University of Cambridge > Talks.cam > Wolfson College Lunchtime Seminar Series - Wednesdays of Full Term > Living Conditions in Ancient Egyptian Settlements and the Place occupied by the Non-Elite Population

Living Conditions in Ancient Egyptian Settlements and the Place occupied by the Non-Elite Population

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In the 1960’s, it was generally admitted that ancient Egypt was a civilization which did not possess cities. To define an ancient Egyptian city turns out to be a difficult task because we too often tend to impose our modern models on ancient examples. In a seminal study, Manfred Bietak specified that “the Egyptians felt no need to make their distinctions between towns, villages, hamlets, etc.” He adds, however, that in the New Kingdom (ca. 1539-1077 BC), a different mode of classification allowed differentiations, which vaguely resemble a modern day construct. Taking this information into account it is possible to conclude that there is not only one “Egyptian city type” but several.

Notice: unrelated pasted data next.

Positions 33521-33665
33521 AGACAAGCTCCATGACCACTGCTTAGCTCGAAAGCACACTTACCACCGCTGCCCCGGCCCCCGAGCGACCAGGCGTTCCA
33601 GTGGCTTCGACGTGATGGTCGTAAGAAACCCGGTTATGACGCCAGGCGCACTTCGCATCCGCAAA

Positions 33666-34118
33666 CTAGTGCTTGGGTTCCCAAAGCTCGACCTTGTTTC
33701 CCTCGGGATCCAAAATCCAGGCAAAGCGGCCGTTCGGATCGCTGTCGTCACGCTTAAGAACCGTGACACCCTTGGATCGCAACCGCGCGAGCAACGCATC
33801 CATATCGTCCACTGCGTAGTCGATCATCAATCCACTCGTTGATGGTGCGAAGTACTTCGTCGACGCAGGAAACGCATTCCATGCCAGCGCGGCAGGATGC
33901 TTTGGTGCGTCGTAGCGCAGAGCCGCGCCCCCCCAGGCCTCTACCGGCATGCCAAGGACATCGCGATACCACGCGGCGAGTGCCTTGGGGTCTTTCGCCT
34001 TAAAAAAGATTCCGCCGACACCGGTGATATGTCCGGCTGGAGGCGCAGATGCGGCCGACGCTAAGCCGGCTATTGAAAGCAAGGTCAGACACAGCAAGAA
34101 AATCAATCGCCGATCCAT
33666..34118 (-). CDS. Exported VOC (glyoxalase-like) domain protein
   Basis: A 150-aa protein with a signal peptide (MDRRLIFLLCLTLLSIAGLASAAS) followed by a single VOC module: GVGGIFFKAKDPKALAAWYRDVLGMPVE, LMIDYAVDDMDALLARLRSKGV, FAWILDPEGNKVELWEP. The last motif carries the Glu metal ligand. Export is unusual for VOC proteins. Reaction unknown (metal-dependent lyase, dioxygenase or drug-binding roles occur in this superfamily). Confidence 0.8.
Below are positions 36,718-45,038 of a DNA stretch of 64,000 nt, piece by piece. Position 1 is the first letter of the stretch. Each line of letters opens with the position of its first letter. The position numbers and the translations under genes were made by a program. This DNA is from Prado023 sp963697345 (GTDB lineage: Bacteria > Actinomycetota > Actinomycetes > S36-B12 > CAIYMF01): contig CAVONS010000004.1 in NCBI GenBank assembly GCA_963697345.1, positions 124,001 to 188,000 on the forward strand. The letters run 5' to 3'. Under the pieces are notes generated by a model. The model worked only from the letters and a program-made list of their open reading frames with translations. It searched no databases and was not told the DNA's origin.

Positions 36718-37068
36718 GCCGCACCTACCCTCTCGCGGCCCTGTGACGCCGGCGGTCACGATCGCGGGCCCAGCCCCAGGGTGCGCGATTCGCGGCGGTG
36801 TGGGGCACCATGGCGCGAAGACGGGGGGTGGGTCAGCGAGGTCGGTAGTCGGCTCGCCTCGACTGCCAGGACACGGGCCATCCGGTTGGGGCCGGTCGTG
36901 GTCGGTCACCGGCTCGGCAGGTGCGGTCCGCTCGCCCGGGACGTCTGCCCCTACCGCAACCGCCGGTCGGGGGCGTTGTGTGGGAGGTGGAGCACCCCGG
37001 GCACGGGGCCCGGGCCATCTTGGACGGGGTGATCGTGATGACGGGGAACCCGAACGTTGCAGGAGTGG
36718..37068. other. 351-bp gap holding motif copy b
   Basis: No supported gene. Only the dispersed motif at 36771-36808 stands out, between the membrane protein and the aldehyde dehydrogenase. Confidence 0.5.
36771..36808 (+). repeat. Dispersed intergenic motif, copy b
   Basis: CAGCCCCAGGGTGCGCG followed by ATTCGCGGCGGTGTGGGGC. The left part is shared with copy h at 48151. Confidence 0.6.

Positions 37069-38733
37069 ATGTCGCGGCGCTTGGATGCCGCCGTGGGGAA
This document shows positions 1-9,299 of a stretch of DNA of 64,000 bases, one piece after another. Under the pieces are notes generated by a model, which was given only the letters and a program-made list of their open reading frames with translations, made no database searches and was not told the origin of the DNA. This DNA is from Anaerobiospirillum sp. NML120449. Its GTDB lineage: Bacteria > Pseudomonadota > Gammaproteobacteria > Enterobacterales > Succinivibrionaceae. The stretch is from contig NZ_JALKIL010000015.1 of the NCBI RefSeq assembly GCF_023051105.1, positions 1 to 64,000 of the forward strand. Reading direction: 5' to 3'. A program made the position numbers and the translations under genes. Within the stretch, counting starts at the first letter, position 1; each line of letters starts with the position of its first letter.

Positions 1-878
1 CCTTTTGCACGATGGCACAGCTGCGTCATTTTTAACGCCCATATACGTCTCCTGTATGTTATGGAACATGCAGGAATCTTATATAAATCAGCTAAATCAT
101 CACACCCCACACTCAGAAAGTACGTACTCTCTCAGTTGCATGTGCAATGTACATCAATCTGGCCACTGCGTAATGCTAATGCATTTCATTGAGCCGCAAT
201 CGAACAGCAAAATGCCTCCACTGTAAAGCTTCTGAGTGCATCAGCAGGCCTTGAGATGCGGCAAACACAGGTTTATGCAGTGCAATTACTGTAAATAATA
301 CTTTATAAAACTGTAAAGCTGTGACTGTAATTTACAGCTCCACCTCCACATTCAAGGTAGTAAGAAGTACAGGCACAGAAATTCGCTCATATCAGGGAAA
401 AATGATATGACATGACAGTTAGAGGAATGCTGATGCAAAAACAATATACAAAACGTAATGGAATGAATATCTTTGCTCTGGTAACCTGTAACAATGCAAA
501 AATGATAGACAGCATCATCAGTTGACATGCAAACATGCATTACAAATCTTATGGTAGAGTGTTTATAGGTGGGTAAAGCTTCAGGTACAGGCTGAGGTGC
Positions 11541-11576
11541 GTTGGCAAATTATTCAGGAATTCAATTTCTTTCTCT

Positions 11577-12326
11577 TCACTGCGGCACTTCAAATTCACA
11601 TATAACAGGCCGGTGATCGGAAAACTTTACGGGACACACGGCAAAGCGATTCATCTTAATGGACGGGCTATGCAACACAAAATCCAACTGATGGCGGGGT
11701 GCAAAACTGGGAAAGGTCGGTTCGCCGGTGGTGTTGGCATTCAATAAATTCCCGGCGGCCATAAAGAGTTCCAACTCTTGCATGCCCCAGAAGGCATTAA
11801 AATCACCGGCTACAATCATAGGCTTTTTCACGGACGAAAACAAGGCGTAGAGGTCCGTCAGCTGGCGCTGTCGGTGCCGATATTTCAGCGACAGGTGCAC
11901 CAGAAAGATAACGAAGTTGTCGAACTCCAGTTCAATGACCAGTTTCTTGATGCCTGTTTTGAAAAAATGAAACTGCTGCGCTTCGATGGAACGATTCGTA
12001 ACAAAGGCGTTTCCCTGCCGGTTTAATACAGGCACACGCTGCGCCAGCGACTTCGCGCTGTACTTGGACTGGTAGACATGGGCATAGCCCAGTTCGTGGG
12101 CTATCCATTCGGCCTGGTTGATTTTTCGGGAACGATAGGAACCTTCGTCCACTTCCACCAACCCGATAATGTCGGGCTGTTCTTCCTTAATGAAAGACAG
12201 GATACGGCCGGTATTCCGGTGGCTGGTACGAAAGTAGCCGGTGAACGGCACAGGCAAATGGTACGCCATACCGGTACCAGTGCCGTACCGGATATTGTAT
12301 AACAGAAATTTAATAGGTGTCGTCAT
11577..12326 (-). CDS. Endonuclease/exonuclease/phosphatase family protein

This talk aims to present the different kind of settlements known in ancient Egypt, their mode of functioning, their town planning, as well as their arrangements. It will then take a closer look at the living conditions in these settlements through the domestic architecture and built-in installations. Certain aspects of daily life are quite well known, thanks to the studies that have been conducted on the elite in Egyptian society. The highest social class is arguably easier to study because the members of this wealthy socioeconomic stratum left more evidence: finely decorated tombs and large houses with elaborate furnishings and luxury goods. Finally, the talk will explore the place occupied by the non-elite population in these settlements.

This talk is part of the Wolfson College Lunchtime Seminar Series - Wednesdays of Full Term series.

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